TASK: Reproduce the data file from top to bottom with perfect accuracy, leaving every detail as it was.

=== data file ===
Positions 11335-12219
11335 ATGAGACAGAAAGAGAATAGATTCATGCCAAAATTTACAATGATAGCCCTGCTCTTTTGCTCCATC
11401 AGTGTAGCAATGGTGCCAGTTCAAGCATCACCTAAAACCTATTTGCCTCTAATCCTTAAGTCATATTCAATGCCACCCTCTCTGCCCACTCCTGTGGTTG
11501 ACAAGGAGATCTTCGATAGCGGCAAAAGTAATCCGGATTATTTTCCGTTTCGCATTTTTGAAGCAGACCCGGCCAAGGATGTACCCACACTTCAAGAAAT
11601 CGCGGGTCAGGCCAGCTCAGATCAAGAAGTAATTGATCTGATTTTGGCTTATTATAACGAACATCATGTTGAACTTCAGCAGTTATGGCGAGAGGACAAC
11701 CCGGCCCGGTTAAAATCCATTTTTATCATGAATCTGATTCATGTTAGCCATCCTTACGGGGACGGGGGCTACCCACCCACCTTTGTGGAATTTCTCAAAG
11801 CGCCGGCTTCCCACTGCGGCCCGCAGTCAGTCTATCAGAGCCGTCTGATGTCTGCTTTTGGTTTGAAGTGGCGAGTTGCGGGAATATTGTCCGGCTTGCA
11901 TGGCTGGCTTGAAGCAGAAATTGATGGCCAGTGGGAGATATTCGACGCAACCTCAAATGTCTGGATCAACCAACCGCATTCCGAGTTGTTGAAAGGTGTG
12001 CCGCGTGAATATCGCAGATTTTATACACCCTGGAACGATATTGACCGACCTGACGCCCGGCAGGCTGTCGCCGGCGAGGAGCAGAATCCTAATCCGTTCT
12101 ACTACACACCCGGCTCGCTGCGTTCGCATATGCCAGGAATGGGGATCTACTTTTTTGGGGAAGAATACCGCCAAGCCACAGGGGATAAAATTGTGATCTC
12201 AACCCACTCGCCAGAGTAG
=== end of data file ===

Positions 11335-12219
11335 ATGAGACAGAAAGAGAATAGATTCATGCCAAAATTTACAATGATAGCCCTGCTCTTTTGCTCCATC
11401 AGTGTAGCAATGGTGCCAGTTCAAGCATCACCTAAAACCTATTTGCCTCTAATCCTTAAGTCATATTCAATGCCACCCTCTCTGCCCACTCCTGTGGTTG
11501 ACAAGGAGATCTTCGATAGCGGCAAAAGTAATCCGGATTATTTTCCGTTTCGCATTTTTGAAGCAGACCCGGCCAAGGATGTACCCACACTTCAAGAAAT
11601 CGCGGGTCAGGCCAGCTCAGATCAAGAAGTAATTGATCTGATTTTGGCTTATTATAACGAACATCATGTTGAACTTCAGCAGTTATGGCGAGAGGACAAC
11701 CCGGCCCGGTTAAAATCCATTTTTATCATGAATCTGATTCATGTTAGCCATCCTTACGGGGACGGGGGCTACCCACCCACCTTTGTGGAATTTCTCAAAG
11801 CGCCGGCTTCCCACTGCGGCCCGCAGTCAGTCTATCAGAGCCGTCTGATGTCTGCTTTTGGTTTGAAGTGGCGAGTTGCGGGAATATTGTCCGGCTTGCA
11901 TGGCTGGCTTGAAGCAGAAATTGATGGCCAGTGGGAGATATTCGACGCAACCTCAAATGTCTGGATCAACCAACCGCATTCCGAGTTGTTGAAAGGTGTG
12001 CCGCGTGAATATCGCAGATTTTATACACCCTGGAACGATATTGACCGACCTGACGCCCGGCAGGCTGTCGCCGGCGAGGAGCAGAATCCTAATCCGTTCT
12101 ACTACACACCCGGCTCGCTGCGTTCGCATATGCCAGGAATGGGGATCTACTTTTTTGGGGAAGAATACCGCCAAGCCACAGGGGATAAAATTGTGATCTC
12201 AACCCACTCGCCAGAGTAG